Take some time and look at the image on the insert of your bulletins. What do you see? (have congregation tell what they first say) Our first instinct is to say a rabbit. But if you look at a different way you might see a duck. I love little optical illusions like this and many others. However, the point of this exercise is to show us that as human beings we have certain perceptions that shape how we see things in life and in the world. And this was no different for the disciples learning under the tutelage of Christ.
Peter struggled to understand Christ outside of the image of the Messiah he had fixed in his mind from many years of learning at the feet of his culture. He had been trained to see in the image of the Messiah a military leader who would bring Israel back to her rightful glory and in the case of Peter’s time to raise an army to overthrow the evil Roman Empire. His eye was trained to see what he most wanted; what his society most wanted; instead of seeing the alternate image that God was giving to the world in Christ Jesus.
We are no different either. We are trained to see the world and events in a certain manner by the teachings of our families and cultures. I got the opportunity to see this first hand as I came into contact with several different cultures as a preschool teacher in Danbury. I was working with an immigrant family from China and wanted to sit down for a parent teacher conference with the parents. But when the day came I met with mom, dad, and the uncle, who was a strong participant in the meeting. He had very definite ideas and desires for his niece’s education and the parents took a silent back seat role in the meeting. This was foreign to me and I had a really difficult time understanding what was going on until I read in a class about it.
In their culture, the uncle takes on the role as mentor and educational advocate. But with my own upbringing and training, I only saw what I raised to see as normal. In my understanding, parents made the decisions for their children when it came to education. Extended families had very little say or role in the formal education a child. That family showed me something new and it took me a while to adjust my thinking and my beliefs. But I did eventually make the adjustment and I came to understand something about my own assumptions and to see that those assumptions closed off a whole world of diversity.
Peter was working with his own assumptions that he didn’t know how to see beyond or even that he should. He didn’t even realize that God was calling upon him to be more open-minded and not to pigeonhole the Holy into human definitions. It is so hard to think outside of our preconceptions and to accept that things may not happen the way we have always thought they would. Peter is just like us and Jesus was asking him to stop seeing the Messiah as the militaristic king of the people destined to lead the people to victory. God was working in a different way. God was doing something new. He was sending a different kind of Messiah. He was not sending someone to work within human politics but rather a Messiah who is supposed to be the “Son of Man” as discussed in the book of Daniel.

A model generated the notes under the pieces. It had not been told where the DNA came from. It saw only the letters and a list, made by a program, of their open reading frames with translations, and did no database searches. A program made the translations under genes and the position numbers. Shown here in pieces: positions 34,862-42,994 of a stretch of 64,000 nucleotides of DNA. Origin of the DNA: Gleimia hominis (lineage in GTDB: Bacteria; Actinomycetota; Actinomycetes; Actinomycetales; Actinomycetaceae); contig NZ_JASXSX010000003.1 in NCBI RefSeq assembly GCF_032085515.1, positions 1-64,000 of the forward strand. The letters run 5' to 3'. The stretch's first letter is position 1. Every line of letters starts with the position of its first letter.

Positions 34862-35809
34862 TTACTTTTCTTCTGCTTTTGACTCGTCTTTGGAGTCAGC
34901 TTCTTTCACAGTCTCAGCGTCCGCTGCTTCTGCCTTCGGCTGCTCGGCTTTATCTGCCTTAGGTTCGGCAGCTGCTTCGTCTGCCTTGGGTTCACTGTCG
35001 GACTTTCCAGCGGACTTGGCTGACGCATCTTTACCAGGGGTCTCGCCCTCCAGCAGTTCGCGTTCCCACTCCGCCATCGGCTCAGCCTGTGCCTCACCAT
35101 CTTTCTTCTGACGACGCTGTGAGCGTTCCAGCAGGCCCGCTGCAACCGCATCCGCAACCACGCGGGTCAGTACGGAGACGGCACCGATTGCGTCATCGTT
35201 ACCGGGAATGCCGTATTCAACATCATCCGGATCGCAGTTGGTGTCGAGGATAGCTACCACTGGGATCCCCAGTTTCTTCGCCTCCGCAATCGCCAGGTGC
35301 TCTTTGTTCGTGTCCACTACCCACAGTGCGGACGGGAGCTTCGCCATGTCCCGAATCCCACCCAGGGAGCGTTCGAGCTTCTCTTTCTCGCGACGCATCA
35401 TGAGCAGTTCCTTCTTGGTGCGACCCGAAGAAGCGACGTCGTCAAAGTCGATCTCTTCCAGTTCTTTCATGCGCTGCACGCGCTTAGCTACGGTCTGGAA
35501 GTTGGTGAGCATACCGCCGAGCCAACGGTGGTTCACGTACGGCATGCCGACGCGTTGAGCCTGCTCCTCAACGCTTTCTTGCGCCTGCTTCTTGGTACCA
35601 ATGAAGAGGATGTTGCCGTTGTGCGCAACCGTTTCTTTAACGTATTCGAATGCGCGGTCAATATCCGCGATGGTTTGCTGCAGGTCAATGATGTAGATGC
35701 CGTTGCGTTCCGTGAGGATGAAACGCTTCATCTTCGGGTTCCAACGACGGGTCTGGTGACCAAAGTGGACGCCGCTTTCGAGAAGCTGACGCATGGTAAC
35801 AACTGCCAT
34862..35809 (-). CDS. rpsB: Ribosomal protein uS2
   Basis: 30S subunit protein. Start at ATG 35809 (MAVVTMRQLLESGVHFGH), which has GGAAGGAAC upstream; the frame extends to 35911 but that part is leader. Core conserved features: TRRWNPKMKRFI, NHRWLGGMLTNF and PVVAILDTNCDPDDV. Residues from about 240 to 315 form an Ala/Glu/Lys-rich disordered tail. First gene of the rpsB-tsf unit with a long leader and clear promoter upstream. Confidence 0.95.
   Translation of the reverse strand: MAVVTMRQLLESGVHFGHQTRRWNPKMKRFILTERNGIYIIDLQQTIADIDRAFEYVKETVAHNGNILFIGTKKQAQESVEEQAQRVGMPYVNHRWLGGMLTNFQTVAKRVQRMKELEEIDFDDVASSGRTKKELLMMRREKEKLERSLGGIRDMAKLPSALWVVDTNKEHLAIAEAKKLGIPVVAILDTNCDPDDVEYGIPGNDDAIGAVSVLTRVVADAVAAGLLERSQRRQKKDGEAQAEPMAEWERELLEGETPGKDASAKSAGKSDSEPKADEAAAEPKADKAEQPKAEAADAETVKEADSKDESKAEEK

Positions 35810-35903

The Son of Man was by definition very different from the traditional understanding of Messiah. Son of Man carried with it the connotation of Jesus’ glorious, celestial, supernatural, and divine nature. With this understanding of the Messiah, we are encouraged not to define Christ by such rigid definitions and more by who God will reveal the Son of Man to be. And, I use the future tense on purpose here because God is still revealing who Jesus is to us each and every day. We may not always see it clearly because our minds are not as open as they should be and instead of seeing both the rabbit and the duck we only see the one image we are trained to see. Faith in Christ is about letting go of preconceptions and allowing for God to slowly reveal himself to us. Anne Lamott, a 21st century author and speaker, wrote “I have a lot of faith. But I am also afraid a lot, and have no real certainty about anything. I remember Father Tom had told me – that the opposite of faith is not doubt, but certainty. Certainty is missing the point entirely. Faith includes noticing the mess, the emptiness and discomfort, and letting it be there until some light returns”.
So if you find yourself unsure, at times filled with doubt, and scared, know that it is through the uncertainty that our minds are opened to the possibilities of Christ and the work of Lord in our everyday lives. So this second week of Lent, I encourage you to examine your preconceptions about God and Christ and to take time to work towards opening your minds to the mysteries of the Holy very much alive today just as it was in Jesus’ time. We are called to put the tempter, al-Satan, behind us and to sit at the feet of Christ willing and ready to learn. Remember Jesus said to Peter when Peter rebuked him for sharing the coming of his own death and resurrection, “Get behind me, Satan! For you are setting your mind not on divine things but on human things”. Let us go forth into the week, working to allow for the divine to mystify us and to open our eyes in new and exciting ways. Let us turn our focus from those humanly things that prevent us from truly experiencing the divine because to truly feel the gift of Christ we need to allow for God to just be God.
 Anne Lamott, 21st century author and speaker.
 Mark 8: 33, NRSV.
(Based on Mark 8: 31-38)